To describe educational practices of physician assistant (PA) programs regarding spirituality and religion discussions during patient encounters. Patients want their health care provider to be aware of their spiritual and religious beliefs. This topic is addressed in physician and nursing education but may not be included in PA programs.
Data regarding curriculum were collected via electronic survey emailed to 143 PA programs across the United States.
Thirty-eight programs responded for a response rate of 27%. Most (68.4%) program respondents reported students' desire to be trained to discuss spirituality and religion, yet 36.8% do not offer this training. Just over half (69.2%) would consider adding curriculum to teach students to discuss spirituality, but the majority (92.3%) would not add curriculum to discuss religion during patient encounters.
PA programs offer training to discuss spirituality in patient encounters but not to discuss religiosity. Programs may want to consider adding some curriculum to increase PAs awareness of spirituality and religion needs of patients.
The Abstracts and Brief Reports section publishes short, focused communications on research endeavors relevant to PA education or behavior. Submissions should be limited to approximately 1,500 words and one or two exhibits (tables or illustrations). The intent of this feature is to promulgate new information and provide a platform for additional research. Submissions should be sent to journal staff at [email protected]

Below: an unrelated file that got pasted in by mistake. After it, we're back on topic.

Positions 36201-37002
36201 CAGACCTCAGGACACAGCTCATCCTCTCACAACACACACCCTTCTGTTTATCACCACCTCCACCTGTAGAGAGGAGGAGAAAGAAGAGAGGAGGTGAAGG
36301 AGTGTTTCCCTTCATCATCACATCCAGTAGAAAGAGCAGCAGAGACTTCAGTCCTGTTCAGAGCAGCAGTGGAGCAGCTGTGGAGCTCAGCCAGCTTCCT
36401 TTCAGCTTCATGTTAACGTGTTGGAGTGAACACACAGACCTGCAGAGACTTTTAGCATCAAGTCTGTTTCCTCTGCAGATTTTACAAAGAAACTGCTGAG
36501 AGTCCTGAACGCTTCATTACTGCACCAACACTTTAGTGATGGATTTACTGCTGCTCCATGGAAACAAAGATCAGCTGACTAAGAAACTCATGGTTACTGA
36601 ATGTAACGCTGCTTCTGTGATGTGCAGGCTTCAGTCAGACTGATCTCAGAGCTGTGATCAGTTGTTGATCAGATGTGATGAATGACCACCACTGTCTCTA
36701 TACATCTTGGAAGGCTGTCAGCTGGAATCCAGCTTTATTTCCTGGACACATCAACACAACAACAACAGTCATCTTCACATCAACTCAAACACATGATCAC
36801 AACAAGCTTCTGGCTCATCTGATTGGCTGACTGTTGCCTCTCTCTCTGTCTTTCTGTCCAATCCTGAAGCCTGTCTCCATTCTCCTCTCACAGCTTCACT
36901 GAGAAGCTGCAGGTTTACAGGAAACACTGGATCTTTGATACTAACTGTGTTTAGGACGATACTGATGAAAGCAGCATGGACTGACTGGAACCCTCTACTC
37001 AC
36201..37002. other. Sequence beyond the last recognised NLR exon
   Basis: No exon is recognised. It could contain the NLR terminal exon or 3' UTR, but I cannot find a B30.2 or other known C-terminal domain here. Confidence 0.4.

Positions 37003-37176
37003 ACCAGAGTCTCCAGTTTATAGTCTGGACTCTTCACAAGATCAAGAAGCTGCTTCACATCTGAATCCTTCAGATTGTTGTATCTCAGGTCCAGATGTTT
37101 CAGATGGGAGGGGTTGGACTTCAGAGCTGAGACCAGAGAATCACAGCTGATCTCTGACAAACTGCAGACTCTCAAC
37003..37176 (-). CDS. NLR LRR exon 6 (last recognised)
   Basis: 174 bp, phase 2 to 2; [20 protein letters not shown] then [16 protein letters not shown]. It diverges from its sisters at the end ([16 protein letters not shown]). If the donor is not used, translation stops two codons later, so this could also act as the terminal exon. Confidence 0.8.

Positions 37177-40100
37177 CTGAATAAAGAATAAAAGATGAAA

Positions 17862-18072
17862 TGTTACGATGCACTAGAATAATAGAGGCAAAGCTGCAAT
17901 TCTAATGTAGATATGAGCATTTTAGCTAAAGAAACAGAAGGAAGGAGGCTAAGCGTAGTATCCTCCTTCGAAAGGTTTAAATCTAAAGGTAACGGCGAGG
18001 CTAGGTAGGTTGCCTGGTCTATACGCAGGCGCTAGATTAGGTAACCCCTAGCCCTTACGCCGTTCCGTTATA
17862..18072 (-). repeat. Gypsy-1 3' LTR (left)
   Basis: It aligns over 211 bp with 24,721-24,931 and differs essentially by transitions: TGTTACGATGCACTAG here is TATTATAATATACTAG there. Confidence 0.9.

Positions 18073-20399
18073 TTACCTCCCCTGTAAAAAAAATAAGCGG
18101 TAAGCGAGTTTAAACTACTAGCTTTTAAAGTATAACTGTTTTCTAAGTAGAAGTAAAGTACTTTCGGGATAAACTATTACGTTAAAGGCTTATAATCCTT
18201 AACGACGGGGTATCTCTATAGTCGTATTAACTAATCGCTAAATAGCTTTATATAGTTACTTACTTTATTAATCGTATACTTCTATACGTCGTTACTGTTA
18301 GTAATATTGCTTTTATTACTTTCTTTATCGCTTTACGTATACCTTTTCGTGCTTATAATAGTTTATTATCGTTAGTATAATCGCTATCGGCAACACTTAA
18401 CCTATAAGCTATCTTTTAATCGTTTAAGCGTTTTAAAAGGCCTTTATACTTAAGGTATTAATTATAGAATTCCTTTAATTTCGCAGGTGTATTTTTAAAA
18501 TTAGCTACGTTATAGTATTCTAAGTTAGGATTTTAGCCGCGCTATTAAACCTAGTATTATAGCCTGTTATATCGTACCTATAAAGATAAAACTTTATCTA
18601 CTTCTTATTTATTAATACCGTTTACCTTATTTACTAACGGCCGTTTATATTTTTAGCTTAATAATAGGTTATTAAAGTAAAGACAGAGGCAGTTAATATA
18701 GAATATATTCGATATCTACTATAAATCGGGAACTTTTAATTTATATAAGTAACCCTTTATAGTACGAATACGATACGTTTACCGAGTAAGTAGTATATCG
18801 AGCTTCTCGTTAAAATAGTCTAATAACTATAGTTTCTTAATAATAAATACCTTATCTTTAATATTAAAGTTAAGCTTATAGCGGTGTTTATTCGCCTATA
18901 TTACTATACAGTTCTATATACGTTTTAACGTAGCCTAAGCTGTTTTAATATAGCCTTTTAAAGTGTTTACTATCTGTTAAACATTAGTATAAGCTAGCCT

Feature Editor's Note:
Medical and nursing students are already receiving training to discuss spirituality and religion during patient encounters and these practices are documented in the literature. In comparison, there is a paucity of literature on the practices of physician assistant (PA) programs providing training in this area. Filling a gap in the PA literature, this article discusses the findings from a survey of PA programs in the United States about their curricula and practices in this area. About one-third of responding programs do not offer training to discuss either spirituality or religion and 90% stated they would not consider teaching students to discuss religion, leaving room for further exploration of this topic.
- Michael Huckabee, PhD, MPAS, PA-C
Gina Berg can be reached at [email protected]
© 2013 by Lippincott Williams & Wilkins, Inc.